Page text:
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Virus Pathogens in Australian Vineyards with an Emphasis on Shiraz Disease

1
School of Agriculture, Food & Wine, University of Adelaide, Waite Precinct, PMB 1, Glen Osmond, Adelaide 5064, South Australia, Australia
2
The Australian Wine Research Institute, PO Box 197, Glen Osmond, Adelaide 5064, South Australia, Australia
3
Agriculture Victoria Research, Department of Economic Development, Jobs, Transport and Resources, AgriBio, Bundoora, Melbourne 3083, Victoria, Australia
4
Department of Plant Pathology, University of California, Davis, CA 95616, USA
5
Plant Protection Research Institute, Agricultural Research Council, Private Bag X134, Pretoria 0001, South Africa
*
Author to whom correspondence should be addressed.
In memory of Professor Giovanni Martelli.
These authors contributed equally to this manuscript.
Viruses 2020, 12(8), 818; https://doi.org/10.3390/v12080818
Received: 24 June 2020 / Revised: 24 July 2020 / Accepted: 25 July 2020 / Published: 28 July 2020
(This article belongs to the Section Viruses of Plants, Fungi and Protozoa)
Grapevine viruses are found throughout the viticultural world and have detrimental effects on vine productivity and grape and wine quality. This report provides a comprehensive and up-to-date review on grapevine viruses in Australia with a focus on “Shiraz Disease” (SD) and its two major associated viruses, grapevine virus A (GVA) and grapevine leafroll-associated virus 3 (GLRaV-3). Sensitive grapevine cultivars like Shiraz infected with GVA alone or with a co-infection of a leafroll virus, primarily GLRaV-3, show symptoms of SD leading to significant yield and quality reductions in Australia and in South Africa. Symptom descriptors for SD will be outlined and a phylogenetic tree will be presented indicating the SD-associated isolates of GVA in both countries belong to the same clade. Virus transmission, which occurs through infected propagation material, grafting, and naturally vectored by mealybugs and scale insects, will be discussed. Laboratory and field-based indexing will also be discussed along with management strategies including rogueing and replanting certified stock that decrease the incidence and spread of SD. Finally, we present several cases of SD incidence in South Australian vineyards and their effects on vine productivity. We conclude by offering strategies for virus detection and management that can be adopted by viticulturists. Novel technologies such as high throughput sequencing and remote sensing for virus detection will be outlined. View Full-Text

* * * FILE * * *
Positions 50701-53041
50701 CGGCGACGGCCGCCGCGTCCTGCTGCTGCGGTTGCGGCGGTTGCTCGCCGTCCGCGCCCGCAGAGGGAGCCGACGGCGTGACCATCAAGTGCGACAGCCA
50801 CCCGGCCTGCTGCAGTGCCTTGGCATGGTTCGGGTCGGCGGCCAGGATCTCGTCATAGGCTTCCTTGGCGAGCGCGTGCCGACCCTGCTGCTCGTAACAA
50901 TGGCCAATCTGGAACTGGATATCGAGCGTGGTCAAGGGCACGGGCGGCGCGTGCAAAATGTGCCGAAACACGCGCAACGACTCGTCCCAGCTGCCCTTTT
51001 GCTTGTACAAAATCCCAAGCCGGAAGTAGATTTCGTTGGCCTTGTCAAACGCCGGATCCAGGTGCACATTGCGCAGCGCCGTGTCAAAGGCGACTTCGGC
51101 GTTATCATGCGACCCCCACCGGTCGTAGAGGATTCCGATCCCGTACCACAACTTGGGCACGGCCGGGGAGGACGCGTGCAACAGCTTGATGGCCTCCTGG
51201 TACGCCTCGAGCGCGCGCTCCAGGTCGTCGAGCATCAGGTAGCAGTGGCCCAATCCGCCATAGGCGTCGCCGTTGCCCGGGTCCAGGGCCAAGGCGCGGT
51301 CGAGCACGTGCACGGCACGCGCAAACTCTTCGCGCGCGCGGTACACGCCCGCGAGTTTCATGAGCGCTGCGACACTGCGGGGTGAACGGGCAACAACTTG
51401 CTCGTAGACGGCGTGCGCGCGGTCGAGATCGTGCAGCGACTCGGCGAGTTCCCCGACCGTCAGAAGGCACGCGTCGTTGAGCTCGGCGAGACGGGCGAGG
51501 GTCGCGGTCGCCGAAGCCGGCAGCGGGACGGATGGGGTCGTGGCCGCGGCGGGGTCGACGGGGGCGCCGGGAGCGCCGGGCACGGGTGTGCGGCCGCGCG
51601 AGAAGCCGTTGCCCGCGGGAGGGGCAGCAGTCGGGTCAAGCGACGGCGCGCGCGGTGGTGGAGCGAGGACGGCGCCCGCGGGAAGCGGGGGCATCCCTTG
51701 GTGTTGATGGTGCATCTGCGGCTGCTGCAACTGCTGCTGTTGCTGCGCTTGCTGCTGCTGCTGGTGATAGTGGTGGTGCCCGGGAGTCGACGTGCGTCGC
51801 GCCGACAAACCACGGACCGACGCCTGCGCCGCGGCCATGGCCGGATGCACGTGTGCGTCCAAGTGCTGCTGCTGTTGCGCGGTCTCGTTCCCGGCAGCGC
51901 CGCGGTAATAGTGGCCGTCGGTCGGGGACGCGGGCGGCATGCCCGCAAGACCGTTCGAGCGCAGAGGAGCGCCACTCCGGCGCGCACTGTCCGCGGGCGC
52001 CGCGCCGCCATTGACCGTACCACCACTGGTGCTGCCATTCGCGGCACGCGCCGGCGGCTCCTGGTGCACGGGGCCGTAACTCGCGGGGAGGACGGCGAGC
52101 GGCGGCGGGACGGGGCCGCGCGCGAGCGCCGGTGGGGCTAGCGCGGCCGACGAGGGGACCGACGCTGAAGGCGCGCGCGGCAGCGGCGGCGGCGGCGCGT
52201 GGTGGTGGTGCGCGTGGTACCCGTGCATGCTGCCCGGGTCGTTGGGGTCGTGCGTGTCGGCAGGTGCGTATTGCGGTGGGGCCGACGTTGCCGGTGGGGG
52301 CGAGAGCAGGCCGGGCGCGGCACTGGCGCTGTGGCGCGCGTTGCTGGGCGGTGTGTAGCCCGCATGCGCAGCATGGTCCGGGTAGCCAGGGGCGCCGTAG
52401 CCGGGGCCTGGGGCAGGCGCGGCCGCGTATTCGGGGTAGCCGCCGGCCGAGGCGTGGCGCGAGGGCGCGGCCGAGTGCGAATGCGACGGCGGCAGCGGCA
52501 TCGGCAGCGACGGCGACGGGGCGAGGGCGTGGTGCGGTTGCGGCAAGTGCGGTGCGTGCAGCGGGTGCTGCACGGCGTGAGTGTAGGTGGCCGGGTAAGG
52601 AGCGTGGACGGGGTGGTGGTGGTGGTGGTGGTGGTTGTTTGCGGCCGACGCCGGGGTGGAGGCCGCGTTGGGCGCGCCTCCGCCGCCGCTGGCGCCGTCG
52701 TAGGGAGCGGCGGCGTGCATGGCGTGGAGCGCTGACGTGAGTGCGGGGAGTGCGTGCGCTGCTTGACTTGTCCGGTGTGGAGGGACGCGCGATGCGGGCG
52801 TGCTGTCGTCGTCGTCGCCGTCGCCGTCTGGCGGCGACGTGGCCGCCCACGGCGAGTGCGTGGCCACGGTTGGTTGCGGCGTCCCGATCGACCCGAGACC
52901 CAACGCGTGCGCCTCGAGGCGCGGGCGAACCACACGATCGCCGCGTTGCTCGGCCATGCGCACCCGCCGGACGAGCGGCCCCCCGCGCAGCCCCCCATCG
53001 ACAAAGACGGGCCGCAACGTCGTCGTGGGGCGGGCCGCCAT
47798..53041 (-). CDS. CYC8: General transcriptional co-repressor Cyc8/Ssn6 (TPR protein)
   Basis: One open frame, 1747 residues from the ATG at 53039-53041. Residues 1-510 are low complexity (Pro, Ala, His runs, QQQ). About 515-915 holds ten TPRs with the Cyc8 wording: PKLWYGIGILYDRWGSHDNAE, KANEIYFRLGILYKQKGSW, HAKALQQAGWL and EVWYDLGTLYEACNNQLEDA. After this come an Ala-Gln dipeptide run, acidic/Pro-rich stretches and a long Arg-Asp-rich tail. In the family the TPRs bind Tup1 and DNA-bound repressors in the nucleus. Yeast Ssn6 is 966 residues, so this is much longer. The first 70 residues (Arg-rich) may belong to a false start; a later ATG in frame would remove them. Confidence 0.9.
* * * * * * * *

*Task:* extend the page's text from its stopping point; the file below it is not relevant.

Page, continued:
Keywords: grapevine; high throughput sequencing; vectors; rogueing; leafroll disease; scale insects; mealybugs grapevine; high throughput sequencing; vectors; rogueing; leafroll disease; scale insects; mealybugs
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MDPI and ACS Style

Wu, Q.; Habili, N.; Constable, F.; Al Rwahnih, M.; Goszczynski, D.E.; Wang, Y.; Pagay, V. Virus Pathogens in Australian Vineyards with an Emphasis on Shiraz Disease. Viruses 2020, 12, 818. https://doi.org/10.3390/v12080818

AMA Style

Wu Q, Habili N, Constable F, Al Rwahnih M, Goszczynski DE, Wang Y, Pagay V. Virus Pathogens in Australian Vineyards with an Emphasis on Shiraz Disease. Viruses. 2020; 12(8):818. https://doi.org/10.3390/v12080818

Chicago/Turabian Style

Wu, Qi, Nuredin Habili, Fiona Constable, Maher Al Rwahnih, Darius E. Goszczynski, Yeniu Wang, and Vinay Pagay. 2020. "Virus Pathogens in Australian Vineyards with an Emphasis on Shiraz Disease" Viruses 12, no. 8: 818. https://doi.org/10.3390/v12080818

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